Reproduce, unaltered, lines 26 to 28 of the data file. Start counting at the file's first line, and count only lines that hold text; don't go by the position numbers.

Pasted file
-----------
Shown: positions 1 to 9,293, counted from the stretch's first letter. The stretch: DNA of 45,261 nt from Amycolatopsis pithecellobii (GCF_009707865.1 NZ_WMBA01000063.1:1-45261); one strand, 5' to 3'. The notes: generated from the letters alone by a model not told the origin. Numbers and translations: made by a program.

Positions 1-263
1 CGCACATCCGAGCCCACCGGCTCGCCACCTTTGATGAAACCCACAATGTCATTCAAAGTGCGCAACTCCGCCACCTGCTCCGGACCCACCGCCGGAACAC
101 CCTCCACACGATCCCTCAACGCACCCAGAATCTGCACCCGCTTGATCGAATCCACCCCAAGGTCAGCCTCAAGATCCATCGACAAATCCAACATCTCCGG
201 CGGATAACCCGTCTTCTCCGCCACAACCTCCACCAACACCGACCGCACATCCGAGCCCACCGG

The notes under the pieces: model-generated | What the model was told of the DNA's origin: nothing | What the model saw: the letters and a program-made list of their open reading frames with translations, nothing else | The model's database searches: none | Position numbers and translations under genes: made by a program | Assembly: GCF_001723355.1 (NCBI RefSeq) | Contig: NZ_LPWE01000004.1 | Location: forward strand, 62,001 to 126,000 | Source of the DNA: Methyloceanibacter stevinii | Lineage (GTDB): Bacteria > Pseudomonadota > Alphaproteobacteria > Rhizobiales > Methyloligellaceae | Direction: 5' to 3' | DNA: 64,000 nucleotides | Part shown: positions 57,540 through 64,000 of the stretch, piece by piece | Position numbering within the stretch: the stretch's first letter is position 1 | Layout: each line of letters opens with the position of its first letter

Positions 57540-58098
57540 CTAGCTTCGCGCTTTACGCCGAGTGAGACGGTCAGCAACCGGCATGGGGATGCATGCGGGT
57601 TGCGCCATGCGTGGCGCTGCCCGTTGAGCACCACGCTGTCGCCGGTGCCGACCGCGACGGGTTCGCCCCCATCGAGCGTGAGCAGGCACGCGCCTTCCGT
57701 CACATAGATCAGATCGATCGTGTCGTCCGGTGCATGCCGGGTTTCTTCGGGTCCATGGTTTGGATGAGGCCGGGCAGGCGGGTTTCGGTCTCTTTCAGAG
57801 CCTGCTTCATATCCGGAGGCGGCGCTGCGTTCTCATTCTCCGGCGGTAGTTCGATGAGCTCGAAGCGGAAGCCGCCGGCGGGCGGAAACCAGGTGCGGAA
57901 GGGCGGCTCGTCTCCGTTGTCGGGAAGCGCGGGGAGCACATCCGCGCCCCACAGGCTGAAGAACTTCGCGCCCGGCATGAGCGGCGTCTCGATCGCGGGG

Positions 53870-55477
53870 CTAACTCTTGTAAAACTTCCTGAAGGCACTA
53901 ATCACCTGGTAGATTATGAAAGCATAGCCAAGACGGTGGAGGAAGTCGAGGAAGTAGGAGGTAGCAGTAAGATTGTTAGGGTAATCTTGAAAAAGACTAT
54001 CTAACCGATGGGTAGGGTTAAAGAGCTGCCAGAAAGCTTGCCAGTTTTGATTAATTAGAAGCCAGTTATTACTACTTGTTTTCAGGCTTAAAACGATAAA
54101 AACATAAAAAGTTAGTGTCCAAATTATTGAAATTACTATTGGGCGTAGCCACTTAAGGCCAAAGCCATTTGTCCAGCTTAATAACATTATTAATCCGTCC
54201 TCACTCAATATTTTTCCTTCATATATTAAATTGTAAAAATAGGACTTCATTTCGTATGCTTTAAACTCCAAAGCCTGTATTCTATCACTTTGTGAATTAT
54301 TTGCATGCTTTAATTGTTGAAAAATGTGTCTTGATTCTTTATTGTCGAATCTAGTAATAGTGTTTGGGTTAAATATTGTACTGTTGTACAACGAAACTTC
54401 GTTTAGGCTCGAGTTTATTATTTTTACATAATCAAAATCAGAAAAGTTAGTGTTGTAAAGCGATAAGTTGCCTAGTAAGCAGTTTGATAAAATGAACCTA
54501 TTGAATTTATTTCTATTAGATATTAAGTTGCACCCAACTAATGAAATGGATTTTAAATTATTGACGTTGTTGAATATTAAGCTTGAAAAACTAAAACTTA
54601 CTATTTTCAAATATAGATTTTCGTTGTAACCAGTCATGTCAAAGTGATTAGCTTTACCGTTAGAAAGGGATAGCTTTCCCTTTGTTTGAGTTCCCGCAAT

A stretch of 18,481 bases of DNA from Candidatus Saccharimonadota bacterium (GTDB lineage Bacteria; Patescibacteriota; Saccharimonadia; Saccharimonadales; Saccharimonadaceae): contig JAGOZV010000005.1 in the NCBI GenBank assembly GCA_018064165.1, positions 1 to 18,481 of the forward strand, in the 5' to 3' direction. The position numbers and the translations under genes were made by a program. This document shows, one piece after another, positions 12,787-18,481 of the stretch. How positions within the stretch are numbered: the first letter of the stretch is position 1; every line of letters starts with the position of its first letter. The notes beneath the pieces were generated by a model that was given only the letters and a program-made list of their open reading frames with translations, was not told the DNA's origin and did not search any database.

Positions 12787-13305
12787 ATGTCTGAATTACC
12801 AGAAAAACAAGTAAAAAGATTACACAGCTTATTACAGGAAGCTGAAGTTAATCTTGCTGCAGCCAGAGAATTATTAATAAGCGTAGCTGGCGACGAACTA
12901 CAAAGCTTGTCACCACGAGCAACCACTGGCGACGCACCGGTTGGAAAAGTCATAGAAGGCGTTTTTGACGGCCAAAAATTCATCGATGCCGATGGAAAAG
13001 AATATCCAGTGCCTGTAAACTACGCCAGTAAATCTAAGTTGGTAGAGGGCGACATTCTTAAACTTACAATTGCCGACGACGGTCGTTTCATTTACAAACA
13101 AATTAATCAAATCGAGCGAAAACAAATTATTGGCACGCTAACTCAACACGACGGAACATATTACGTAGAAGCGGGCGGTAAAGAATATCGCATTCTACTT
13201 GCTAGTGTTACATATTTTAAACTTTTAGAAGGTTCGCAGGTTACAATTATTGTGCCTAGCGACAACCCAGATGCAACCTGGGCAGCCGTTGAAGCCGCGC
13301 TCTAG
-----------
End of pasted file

12801 AGAAAAACAAGTAAAAAGATTACACAGCTTATTACAGGAAGCTGAAGTTAATCTTGCTGCAGCCAGAGAATTATTAATAAGCGTAGCTGGCGACGAACTA
12901 CAAAGCTTGTCACCACGAGCAACCACTGGCGACGCACCGGTTGGAAAAGTCATAGAAGGCGTTTTTGACGGCCAAAAATTCATCGATGCCGATGGAAAAG
13001 AATATCCAGTGCCTGTAAACTACGCCAGTAAATCTAAGTTGGTAGAGGGCGACATTCTTAAACTTACAATTGCCGACGACGGTCGTTTCATTTACAAACA